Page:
A few — Rolling Stone publisher Jann Wenner, actress Faye Dunaway and Monica Lewinsky — have walked out. The abortive Lewinsky program was broadcast on April 24, 1999, soon after Monica’s Story was published. At the outset, Gross tells Lewinsky that she has some “ambivalence” about the interview: “Is there anything left to say?” Monica, we were told later, thought that if anything remained it would concern her recent European publicity tour for the new book. This is not, however, how things develop. She grows increasingly uneasy and displeased as Gross’s questions begin to move in other directions.
“Do you think you lied when you said you never had sex with the President?” Gross asks. (She says her answer was meant to be “misleading.”) There follows a series of queries that become more provocative, ranging from Monica’s flirtation with the President (eye contact, then thong-snapping, and finally being invited into the office) to “What’s so special about a man with so many affairs?” (She didn’t think he’d had “hundreds,” as was alleged.) At length, Gross asks her about having sex with the President while he was talking on the phone about Bosnia. And that does it. She says she’s not going to reenact the scene — for which many in the audience must have been grateful — and terminates the interview. In doing so, she answers Gross’s first question: there really was nothing left to say.
In retrospect it seems apparent that many interviews may not be either desirable or necessary. At least one listener was reminded that a first-class series like Fresh Air probably depends as much upon those who are not invited to appear as those who are.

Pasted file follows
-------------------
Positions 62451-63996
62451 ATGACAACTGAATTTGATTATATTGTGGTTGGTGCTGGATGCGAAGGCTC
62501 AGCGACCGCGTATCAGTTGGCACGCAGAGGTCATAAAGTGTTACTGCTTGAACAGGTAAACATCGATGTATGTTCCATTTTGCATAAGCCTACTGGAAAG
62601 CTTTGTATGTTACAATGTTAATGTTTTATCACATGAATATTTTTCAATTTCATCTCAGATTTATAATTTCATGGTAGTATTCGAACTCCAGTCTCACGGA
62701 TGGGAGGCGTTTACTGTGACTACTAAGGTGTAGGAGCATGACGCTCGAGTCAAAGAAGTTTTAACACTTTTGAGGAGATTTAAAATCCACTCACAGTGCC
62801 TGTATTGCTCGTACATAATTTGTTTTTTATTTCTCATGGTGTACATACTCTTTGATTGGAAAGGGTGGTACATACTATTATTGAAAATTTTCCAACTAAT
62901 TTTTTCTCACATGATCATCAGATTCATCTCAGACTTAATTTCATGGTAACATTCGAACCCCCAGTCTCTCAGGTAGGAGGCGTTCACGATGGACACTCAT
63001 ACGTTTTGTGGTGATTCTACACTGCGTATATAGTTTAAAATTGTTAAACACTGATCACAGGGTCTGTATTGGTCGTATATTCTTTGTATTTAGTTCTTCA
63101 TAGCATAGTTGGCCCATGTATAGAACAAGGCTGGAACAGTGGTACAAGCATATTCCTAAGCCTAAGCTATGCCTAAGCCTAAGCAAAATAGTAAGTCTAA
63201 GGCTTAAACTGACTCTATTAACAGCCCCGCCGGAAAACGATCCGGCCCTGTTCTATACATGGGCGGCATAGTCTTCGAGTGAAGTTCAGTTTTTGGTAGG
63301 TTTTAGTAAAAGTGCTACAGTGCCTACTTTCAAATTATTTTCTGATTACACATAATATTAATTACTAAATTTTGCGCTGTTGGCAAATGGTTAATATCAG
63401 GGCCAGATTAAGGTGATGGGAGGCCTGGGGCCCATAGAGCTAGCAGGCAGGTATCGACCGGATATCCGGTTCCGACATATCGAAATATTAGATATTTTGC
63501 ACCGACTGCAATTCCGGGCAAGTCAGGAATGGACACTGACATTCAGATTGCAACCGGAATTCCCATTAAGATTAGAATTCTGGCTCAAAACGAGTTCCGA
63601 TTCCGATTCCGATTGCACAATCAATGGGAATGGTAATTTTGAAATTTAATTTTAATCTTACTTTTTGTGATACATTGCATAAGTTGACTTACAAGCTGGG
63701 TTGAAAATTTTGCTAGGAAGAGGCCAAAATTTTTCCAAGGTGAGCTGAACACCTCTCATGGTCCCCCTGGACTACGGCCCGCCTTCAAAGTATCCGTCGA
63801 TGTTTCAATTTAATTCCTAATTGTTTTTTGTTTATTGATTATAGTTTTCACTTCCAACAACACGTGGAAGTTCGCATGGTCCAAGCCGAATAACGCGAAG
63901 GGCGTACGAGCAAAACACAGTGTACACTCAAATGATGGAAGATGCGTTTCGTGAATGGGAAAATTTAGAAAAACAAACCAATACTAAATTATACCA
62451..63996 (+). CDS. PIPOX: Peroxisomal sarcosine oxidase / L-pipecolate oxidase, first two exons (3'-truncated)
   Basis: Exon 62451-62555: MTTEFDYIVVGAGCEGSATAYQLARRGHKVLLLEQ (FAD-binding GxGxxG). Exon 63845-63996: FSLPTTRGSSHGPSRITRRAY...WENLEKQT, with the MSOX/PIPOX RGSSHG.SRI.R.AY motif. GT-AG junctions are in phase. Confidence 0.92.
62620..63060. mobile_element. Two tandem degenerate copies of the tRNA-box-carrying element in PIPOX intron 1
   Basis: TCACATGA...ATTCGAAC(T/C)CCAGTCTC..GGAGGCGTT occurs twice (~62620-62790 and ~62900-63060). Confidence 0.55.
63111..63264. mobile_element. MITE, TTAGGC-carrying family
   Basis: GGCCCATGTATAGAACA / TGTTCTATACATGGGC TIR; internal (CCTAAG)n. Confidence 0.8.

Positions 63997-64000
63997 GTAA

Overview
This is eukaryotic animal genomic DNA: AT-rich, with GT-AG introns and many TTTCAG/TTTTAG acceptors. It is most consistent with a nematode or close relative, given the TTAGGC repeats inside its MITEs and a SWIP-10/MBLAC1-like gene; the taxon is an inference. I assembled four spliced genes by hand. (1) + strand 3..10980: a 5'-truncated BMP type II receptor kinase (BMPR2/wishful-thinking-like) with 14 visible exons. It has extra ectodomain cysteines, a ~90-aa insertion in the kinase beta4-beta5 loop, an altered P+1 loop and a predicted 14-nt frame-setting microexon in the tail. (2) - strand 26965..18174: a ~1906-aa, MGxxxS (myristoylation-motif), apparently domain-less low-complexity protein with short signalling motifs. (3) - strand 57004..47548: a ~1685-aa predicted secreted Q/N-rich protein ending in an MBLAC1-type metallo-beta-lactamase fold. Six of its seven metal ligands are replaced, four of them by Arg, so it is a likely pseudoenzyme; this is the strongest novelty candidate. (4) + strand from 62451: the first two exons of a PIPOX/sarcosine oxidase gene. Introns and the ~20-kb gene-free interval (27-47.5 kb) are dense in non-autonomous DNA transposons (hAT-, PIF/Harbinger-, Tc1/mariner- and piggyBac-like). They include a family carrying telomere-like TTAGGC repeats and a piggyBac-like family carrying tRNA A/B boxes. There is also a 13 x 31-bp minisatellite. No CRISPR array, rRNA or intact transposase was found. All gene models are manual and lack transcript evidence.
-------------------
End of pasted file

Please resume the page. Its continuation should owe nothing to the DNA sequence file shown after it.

Terry Gross, 48 this year, began her life in Brooklyn, the daughter of a mother who loved to read and a father in the millinery business. A precocious child who read Camus and Sartre at an early age, she took a degree in education at the State University of New York at Buffalo in 1972, was hired as a teacher of eighth-graders in a tough inner-city school and left after three weeks. Following a short stint as a Kelly Girl temp, she joined WBFO, Buffalo, as host of a three-hour magazine program, This Is Radio. The local three-hour version of Fresh Air began in 1975 at WHYY, Philadelphia, where Gross found herself booking the show, hosting it, and hailing cabs for its guests. In 1985 Fresh Air‘s weekly edition began its national distribution. The present daily version — a lead-in to NPR’s All Things Considered — commenced on May 11, 1987. It is heard on 225 radio stations with a weekly audience of 2.5 million.